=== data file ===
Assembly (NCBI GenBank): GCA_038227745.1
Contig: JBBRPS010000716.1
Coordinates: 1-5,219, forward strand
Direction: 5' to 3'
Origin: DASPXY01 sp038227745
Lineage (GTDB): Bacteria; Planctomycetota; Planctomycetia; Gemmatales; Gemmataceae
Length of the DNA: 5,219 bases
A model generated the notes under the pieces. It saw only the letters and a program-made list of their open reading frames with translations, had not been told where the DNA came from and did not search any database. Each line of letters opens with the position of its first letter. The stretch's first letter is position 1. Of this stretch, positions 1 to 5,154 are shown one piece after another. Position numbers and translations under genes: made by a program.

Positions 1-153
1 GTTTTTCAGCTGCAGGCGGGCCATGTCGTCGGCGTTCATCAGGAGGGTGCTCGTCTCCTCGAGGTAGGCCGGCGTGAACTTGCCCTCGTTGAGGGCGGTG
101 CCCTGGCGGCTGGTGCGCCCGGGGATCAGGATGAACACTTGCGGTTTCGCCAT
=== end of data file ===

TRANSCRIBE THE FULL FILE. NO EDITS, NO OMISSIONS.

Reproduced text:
Assembly (NCBI GenBank): GCA_038227745.1
Contig: JBBRPS010000716.1
Coordinates: 1-5,219, forward strand
Direction: 5' to 3'
Origin: DASPXY01 sp038227745
Lineage (GTDB): Bacteria; Planctomycetota; Planctomycetia; Gemmatales; Gemmataceae
Length of the DNA: 5,219 bases
A model generated the notes under the pieces. It saw only the letters and a program-made list of their open reading frames with translations, had not been told where the DNA came from and did not search any database. Each line of letters opens with the position of its first letter. The stretch's first letter is position 1. Of this stretch, positions 1 to 5,154 are shown one piece after another. Position numbers and translations under genes: made by a program.

Positions 1-153
1 GTTTTTCAGCTGCAGGCGGGCCATGTCGTCGGCGTTCATCAGGAGGGTGCTCGTCTCCTCGAGGTAGGCCGGCGTGAACTTGCCCTCGTTGAGGGCGGTG
101 CCCTGGCGGCTGGTGCGCCCGGGGATCAGGATGAACACTTGCGGTTTCGCCAT